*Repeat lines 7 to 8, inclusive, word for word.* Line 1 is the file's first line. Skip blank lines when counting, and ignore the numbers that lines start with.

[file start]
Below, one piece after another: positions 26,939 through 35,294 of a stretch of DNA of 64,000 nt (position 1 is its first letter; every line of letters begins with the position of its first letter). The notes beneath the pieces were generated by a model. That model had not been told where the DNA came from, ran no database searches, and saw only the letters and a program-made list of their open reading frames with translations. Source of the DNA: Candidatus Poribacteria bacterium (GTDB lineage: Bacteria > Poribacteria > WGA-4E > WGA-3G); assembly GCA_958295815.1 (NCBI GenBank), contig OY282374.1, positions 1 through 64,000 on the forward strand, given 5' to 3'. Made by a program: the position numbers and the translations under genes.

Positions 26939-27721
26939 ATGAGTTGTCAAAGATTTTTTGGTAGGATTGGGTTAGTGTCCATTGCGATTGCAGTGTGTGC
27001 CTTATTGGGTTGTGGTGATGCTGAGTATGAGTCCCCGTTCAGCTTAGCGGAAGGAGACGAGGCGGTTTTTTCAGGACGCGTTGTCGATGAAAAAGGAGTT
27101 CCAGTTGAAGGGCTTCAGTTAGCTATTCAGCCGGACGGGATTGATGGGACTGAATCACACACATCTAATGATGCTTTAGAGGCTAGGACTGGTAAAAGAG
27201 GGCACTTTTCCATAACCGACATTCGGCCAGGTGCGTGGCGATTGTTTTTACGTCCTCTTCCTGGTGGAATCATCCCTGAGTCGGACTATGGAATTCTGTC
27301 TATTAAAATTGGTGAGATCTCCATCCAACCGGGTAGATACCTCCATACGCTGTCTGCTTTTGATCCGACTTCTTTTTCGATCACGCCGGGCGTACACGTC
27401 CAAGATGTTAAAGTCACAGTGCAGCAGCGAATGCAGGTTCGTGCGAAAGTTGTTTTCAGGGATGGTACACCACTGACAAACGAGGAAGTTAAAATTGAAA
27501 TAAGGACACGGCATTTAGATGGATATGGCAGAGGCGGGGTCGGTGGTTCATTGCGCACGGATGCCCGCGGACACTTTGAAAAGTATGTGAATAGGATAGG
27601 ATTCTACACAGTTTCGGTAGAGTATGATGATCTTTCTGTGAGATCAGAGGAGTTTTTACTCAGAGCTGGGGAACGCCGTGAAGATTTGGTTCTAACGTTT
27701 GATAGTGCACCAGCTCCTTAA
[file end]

27301 TATTAAAATTGGTGAGATCTCCATCCAACCGGGTAGATACCTCCATACGCTGTCTGCTTTTGATCCGACTTCTTTTTCGATCACGCCGGGCGTACACGTC
27401 CAAGATGTTAAAGTCACAGTGCAGCAGCGAATGCAGGTTCGTGCGAAAGTTGTTTTCAGGGATGGTACACCACTGACAAACGAGGAAGTTAAAATTGAAA